Last week we went to see the movie “The big short”. As you probably know it is about the global financial crisis caused by the greed and willingness to be less than honest of bankers. This of course led to the biggest ‘property bubble’ in history and to the destruction of the lives of many thousands of people. Not the bankers, of course, because they all covered their tracks by watching each others backs and betting against their own products which they knew were likely to fail. Never mind the poor ‘schmucks’ (like you and me) who were conned into buying these dodgy products, and thus losing most of their life savings, their houses and their livelihoods in many cases.
I have seen many, many documentaries and reality based movies on this subject and it never ceases to amaze me that nothing whatsoever happened to the banks, their rich employees, and to the ways they do business – which is much the same now as it was then.
Of course I haven’t trusted bankers or financial advisers since that ‘crisis’. I decided to buy only property direct. I built my own house, I bought land (“They’re not making it anymore” – Mark Twain). We all have to have somewhere to live and something to live on ( ie income) and so I thought this would be cast iron investment. A house to live in and land to sell to give me an income in my old age. Well, things have a habit of not turning out as we want. The value of the land has dropped, as has the value of the house.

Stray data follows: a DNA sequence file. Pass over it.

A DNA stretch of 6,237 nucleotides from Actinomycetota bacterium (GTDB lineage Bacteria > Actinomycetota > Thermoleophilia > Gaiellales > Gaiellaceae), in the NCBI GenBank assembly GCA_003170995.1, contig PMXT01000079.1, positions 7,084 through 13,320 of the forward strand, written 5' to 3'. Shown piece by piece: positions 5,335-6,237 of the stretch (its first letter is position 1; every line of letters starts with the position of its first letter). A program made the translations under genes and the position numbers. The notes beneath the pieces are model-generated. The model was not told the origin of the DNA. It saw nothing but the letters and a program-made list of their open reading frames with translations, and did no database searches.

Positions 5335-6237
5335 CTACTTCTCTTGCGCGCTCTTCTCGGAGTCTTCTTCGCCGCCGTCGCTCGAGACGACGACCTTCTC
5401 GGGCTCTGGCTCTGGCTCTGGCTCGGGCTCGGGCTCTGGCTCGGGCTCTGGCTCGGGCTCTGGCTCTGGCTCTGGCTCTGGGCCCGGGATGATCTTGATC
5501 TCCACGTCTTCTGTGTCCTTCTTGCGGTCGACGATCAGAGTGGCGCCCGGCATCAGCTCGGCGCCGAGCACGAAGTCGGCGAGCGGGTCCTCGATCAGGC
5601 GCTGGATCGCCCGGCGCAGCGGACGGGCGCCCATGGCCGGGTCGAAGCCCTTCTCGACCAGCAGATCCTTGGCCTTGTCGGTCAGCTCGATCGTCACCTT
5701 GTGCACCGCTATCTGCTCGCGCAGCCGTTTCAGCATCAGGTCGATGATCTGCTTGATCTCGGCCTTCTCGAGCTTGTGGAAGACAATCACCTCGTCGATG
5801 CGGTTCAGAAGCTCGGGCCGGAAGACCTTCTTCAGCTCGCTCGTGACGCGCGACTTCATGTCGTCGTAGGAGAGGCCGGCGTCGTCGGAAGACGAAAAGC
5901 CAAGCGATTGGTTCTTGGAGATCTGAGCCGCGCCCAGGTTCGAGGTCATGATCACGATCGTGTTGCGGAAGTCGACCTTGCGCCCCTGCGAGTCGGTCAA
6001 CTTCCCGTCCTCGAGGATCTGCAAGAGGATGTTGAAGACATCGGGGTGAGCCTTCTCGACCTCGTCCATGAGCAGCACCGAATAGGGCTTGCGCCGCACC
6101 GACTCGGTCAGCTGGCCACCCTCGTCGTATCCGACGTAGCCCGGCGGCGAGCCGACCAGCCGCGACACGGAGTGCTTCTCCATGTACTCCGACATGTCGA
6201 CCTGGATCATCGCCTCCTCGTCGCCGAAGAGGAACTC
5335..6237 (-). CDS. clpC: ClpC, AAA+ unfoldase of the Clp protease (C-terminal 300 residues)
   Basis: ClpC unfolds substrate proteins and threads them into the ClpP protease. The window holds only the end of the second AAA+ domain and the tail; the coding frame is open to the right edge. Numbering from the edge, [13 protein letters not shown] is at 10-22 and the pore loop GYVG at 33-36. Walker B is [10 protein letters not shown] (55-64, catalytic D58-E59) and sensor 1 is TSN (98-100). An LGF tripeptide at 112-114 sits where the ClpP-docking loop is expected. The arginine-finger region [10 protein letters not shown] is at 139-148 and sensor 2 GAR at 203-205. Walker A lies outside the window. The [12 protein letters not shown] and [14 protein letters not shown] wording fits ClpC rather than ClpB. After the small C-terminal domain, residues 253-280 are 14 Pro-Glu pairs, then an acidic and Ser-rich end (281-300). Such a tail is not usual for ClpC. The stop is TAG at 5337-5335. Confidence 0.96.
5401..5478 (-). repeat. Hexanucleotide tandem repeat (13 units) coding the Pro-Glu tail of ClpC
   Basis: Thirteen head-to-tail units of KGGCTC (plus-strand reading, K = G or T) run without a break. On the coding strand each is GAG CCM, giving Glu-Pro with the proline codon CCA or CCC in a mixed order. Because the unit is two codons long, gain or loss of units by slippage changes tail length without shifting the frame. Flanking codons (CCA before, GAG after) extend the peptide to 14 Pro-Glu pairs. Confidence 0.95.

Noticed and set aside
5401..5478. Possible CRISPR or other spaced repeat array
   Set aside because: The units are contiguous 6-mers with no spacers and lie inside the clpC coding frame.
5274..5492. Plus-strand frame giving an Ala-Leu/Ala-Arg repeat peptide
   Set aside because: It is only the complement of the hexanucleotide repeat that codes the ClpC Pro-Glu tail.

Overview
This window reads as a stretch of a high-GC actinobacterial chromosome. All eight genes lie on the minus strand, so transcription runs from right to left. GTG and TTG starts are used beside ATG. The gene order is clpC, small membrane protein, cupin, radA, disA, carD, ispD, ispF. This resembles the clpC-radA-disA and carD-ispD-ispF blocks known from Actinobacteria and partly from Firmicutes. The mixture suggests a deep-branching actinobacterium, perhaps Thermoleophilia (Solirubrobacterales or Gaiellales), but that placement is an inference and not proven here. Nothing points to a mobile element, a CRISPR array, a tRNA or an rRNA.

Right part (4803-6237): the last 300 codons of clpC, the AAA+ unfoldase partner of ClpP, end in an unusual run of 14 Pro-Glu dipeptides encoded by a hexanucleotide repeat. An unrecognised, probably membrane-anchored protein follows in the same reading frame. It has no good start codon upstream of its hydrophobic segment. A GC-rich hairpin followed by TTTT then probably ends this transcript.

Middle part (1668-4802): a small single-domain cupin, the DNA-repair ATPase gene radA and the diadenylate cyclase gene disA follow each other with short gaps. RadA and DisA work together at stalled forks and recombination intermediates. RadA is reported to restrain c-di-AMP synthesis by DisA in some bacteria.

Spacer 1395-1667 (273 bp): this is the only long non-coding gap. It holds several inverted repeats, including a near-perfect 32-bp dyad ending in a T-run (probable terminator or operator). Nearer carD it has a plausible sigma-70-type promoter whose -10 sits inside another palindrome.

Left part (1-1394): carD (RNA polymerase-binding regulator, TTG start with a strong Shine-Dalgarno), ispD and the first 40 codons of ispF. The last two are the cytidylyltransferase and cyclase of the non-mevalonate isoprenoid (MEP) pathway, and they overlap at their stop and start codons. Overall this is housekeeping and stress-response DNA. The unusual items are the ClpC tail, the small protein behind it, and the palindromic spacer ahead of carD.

The powerhouse of the modern world – China – is in the doldrums and everyone else is ‘catching a cold’ …. apart from the bankers of course. The share prices of the banks are down – but bankers bonuses are up (logic???).
So – what to do? Buy shares in banks?
Of course everything has more than one perspective. My health problems have given me a different perspective on life and purpose. I have learned that in reality the only thing one needs in life is good health. At the moment I have that. Next year I may not. The land will still be there, and it will make absolutely no difference whatsoever to my health or to my ability to ‘live my life’.
We are not rich, but we are not poor, making us fortunate in the grand scheme of things. Like everyone we still fret over financial problems, over life’s complexities, over what to have for dinner. That’s life.
I would still trade everything I had to not have heart problems or cancer.
“Almost everything–all external expectations, all pride, all fear of embarrassment or failure–these things just fall away in the face of death, leaving only what is truly important.” Steve Jobs